2.4. Hypertension and Vascular Effects

Fructose intake from added sugars is also associated with elevated blood pressure in humans [37], and diets low in added sugar have been reported to lower blood pressure [38]. Furthermore, the acute ingestion of fructose (60 g) can increase systolic blood pressure in humans, and this is not seen in subjects given the same dose as glucose [39]. In addition, in one study, overweight men were administered 200 g fructose daily for two weeks and sustained a significant increase in ambulatory blood pressure [26].

Studies in experimental animals have confirmed that fructose can raise blood pressure. Interestingly, the increase in blood pressure in response to fructose is better observed by tail cuff measurement as opposed to intra-aortic telemetry [40, 41]. However, blood pressure rises in response to sucrose or fructose diet by telemetry during the first hours of feeding [12, 42].

The mechanism of hypertension in response to fructose is complex but appears to be mediated by increased sodium absorption in the intestine, by inhibition of systemic endothelial function, and by stimulation of the sympathetic nervous system [14, 43, 44] (Figure 1). In addition, some of the effect of fructose to increase blood pressure may be the consequence of fructose-induced increases in intracellular and serum uric acid. First, fructose-induced hypertension in rats is largely ameliorated by lowering uric acid levels [40]. Second, in one study in overweight men, the rise in ambulatory blood pressure in response to 200 g of oral fructose per day for two weeks was blocked in those subjects concomitantly administered allopurinol [26].

Figure 1
Proposed pathogenesis of fructose-induced hypertension.

2.5. Kidney Disease

Fructose and sucrose are also known to induce renal hypertrophy and tubulointerstitial disease in rats [10, 45, 46]. The mechanism may involve two central pathways (Figure 2). First, the rise in uric acid in response to uric acid may cause an afferent arteriolopathy resulting in glomerular hypertension [40]. Second, fructose may also be filtered into the urine where it is taken up in the S3 segment of the proximal tubule, leading to local intracellular generation of uric acid with oxidative stress and local inflammation [8].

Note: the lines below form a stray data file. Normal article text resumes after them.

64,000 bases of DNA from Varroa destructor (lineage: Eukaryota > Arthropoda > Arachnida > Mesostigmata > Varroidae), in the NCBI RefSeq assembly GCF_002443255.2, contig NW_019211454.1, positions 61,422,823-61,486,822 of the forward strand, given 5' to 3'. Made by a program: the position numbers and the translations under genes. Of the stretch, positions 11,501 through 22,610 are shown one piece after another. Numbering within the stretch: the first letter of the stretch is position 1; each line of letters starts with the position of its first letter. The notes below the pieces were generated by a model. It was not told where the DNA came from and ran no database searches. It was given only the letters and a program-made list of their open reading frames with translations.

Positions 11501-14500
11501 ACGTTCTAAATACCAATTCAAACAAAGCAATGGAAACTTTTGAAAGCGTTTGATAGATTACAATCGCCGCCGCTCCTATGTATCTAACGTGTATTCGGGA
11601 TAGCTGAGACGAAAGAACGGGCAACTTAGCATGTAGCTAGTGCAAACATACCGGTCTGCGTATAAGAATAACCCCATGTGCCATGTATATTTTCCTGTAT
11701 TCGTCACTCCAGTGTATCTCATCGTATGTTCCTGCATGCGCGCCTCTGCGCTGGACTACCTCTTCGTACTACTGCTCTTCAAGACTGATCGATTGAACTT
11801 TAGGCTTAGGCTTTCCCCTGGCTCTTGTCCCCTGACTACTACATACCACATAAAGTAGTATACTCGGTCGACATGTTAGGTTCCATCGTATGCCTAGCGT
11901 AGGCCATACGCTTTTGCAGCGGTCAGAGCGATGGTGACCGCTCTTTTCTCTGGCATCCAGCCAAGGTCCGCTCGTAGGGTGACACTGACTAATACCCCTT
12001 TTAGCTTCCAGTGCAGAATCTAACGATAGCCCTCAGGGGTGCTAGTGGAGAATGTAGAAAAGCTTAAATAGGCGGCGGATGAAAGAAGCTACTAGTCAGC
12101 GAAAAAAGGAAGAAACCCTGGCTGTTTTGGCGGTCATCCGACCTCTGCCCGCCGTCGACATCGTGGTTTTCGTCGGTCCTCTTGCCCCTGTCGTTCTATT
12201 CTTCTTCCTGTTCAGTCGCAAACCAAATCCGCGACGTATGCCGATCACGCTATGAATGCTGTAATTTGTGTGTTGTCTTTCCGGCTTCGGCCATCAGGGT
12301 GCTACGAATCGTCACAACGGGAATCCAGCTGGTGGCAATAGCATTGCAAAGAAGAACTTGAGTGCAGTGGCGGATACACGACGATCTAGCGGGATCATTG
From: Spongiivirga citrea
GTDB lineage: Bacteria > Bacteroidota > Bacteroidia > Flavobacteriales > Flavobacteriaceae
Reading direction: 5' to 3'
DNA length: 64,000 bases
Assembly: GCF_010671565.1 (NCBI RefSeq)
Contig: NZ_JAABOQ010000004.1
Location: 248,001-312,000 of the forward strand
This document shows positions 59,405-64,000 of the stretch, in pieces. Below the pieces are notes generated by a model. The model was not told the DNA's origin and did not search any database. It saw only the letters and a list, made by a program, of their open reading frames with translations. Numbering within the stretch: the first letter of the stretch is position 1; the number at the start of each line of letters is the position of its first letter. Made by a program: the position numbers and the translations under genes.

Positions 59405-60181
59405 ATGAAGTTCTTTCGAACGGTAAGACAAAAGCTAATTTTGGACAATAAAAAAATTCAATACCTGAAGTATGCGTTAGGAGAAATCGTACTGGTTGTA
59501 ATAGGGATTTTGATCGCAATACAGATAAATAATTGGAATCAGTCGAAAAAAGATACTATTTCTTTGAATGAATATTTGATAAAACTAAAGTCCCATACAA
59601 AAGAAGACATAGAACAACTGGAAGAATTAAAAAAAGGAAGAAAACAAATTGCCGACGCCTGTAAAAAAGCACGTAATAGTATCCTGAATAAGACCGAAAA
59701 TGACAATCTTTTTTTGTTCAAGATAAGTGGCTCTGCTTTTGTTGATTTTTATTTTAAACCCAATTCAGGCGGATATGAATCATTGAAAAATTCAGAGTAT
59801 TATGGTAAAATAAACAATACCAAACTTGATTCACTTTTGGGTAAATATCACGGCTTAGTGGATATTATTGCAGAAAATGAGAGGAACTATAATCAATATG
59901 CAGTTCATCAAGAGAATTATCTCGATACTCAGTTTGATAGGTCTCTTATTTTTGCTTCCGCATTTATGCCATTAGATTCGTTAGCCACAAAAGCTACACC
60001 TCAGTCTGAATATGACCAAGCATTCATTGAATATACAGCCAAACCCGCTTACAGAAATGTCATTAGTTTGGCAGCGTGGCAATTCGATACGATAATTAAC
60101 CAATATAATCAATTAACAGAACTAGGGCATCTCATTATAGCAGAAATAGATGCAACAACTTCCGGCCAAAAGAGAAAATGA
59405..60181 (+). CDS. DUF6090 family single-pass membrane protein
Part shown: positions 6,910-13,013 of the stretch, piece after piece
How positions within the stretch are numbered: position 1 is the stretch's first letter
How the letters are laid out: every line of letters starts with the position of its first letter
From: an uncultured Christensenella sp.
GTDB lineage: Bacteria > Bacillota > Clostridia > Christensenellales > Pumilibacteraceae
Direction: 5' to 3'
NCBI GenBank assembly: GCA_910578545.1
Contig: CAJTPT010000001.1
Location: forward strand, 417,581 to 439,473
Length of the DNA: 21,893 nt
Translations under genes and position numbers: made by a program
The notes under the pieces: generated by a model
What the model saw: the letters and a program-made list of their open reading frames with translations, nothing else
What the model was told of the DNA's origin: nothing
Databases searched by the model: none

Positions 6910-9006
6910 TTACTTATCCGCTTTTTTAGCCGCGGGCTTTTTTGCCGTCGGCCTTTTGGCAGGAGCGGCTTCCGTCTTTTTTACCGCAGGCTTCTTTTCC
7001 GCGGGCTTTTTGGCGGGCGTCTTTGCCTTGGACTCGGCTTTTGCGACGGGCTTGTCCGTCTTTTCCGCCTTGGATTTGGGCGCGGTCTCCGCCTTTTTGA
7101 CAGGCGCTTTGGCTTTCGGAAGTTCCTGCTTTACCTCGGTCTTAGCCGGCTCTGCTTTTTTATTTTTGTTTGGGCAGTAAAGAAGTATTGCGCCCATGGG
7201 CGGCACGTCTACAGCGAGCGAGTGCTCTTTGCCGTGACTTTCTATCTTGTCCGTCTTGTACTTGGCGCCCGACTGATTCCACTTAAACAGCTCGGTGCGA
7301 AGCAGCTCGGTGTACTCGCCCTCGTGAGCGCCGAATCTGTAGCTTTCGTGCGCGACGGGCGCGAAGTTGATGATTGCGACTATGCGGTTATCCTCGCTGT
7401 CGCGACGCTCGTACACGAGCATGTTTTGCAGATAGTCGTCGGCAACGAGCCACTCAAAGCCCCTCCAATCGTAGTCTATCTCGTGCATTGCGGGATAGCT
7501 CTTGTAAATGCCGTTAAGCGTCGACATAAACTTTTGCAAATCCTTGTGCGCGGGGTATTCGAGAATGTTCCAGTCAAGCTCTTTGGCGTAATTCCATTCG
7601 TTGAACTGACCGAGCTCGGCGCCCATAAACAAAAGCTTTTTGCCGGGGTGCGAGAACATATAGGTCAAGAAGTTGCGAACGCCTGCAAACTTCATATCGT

Figure 2
Mechanisms of kidney dysfunction in fructose-induced hypertension.

The administration of fructose to rats with reduced renal function (the remnant kidney model) can accelerate the progression of renal disease, resulting in worse proteinuria, glomerulosclerosis, and tubulointerstitial fibrosis [47]. Fructose intake also impairs calcium absorption and reduces 25-OH Vitamin D and 1,25-dihydroxy Vitamin D levels in this model [48]. Furthermore, the intake of sugary soft drinks in humans is associated with increased prevalence of albuminuria [49]. Our group has also recently administered a low-fructose diet to subjects with stable chronic kidney disease for a period of 6 weeks. While we observed no effect on renal function during the period of the study, we did observe a reduction in inflammatory markers and a fall in blood pressure in subjects with the “dipper” physiology (i.e., those subjects whose blood pressure spontaneously falls at night during sleep) [49]. Clearly further studies are needed to determine if limiting added sugars may benefit subjects with kidney disease.

2.6. Role of Natural Fruits

While much work has focused on fructose as driving obesity, insulin resistance, and cardiorenal disease, not all fructose sources may be the same. Thus, natural fruits also are rich in antioxidants, ascorbate, polyphenols, potassium, and fiber that may counter the effects of fructose [13, 50]. Indeed, Forman et al. [51] reported that fructose intake did not correlate with elevated blood pressure in a population in which much of the fructose intake was from fruit, whereas Jalal et al. [37] found a strong association of fructose intake with blood pressure when the fructose content from natural fruits was excluded.

2.7. Caveats

While there is increasing evidence for a role for fructose as a contributory factor to obesity and metabolic syndrome, most of the data has relied on epidemiological studies, experimental models, and cell culture. In contrast, studies in which fructose or sucrose is administered to subjects have shown variable effects on metabolic parameters. In general, few metabolic effects are observed with fructose when it is given to young, healthy, and lean subjects [5254]. This contrasts with studies in overweight/obese or insulin-resistant subjects in which metabolic effects from fructose or sucrose are commonly observed [22, 26, 5558]. One potential explanation may relate to the absorption of fructose, which is known to increase with fructose exposure [59, 60]. Fructose effects are also potentiated by glucose [61, 62], and most studies have only examined fructose alone. Most studies also show, both in animals and humans, that the effects of fructose are greater on postprandial lipids, fatty liver, and insulin resistance rather than on weight gain per se. Indeed, the effects of fructose may be more on inducing leptin resistance, and it may require the addition of high-fat diet to show the weight gain [35]. More studies are necessary before firm conclusions can be made. Nevertheless, the evidence that excessive intake of fructose may have multiple adverse effects on human health seems to be mounting.

3. Conclusions

There are likely multiple mechanisms driving the current epidemic of obesity, diabetes, and cardiorenal disease. Recent studies suggest that excessive fructose intake may be one of the causes. Future studies should investigate the effect of reducing fructose intake or blocking the metabolic effects of fructose as a means for preventing or treating these important diseases.


Dr. R. J. Johnson and Dr. T. Nakagawa have several patent applications on blocking the metabolic effects of fructose as a means to prevent or treat components of the metabolic syndrome. Dr Johnson also has a lay book, The Sugar Fix (Rodale, 2008).


This paper was supported by NIH Grant HL-68607.